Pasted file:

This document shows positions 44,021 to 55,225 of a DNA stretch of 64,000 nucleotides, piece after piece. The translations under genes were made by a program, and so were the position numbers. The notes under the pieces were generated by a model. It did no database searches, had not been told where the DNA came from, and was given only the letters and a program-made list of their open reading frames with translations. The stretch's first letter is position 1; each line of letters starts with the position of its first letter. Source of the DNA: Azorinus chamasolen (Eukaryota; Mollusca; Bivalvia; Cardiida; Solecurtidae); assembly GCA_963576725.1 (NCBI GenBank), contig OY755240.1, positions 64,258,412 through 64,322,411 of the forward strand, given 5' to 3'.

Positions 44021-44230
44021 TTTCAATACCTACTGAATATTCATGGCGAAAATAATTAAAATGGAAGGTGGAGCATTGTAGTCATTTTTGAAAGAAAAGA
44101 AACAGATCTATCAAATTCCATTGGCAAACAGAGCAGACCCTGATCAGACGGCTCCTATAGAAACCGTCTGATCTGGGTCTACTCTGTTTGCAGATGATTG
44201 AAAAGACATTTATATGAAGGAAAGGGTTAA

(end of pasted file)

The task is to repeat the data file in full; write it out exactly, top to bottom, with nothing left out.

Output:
This document shows positions 44,021 to 55,225 of a DNA stretch of 64,000 nucleotides, piece after piece. The translations under genes were made by a program, and so were the position numbers. The notes under the pieces were generated by a model. It did no database searches, had not been told where the DNA came from, and was given only the letters and a program-made list of their open reading frames with translations. The stretch's first letter is position 1; each line of letters starts with the position of its first letter. Source of the DNA: Azorinus chamasolen (Eukaryota; Mollusca; Bivalvia; Cardiida; Solecurtidae); assembly GCA_963576725.1 (NCBI GenBank), contig OY755240.1, positions 64,258,412 through 64,322,411 of the forward strand, given 5' to 3'.

Positions 44021-44230
44021 TTTCAATACCTACTGAATATTCATGGCGAAAATAATTAAAATGGAAGGTGGAGCATTGTAGTCATTTTTGAAAGAAAAGA
44101 AACAGATCTATCAAATTCCATTGGCAAACAGAGCAGACCCTGATCAGACGGCTCCTATAGAAACCGTCTGATCTGGGTCTACTCTGTTTGCAGATGATTG
44201 AAAAGACATTTATATGAAGGAAAGGGTTAA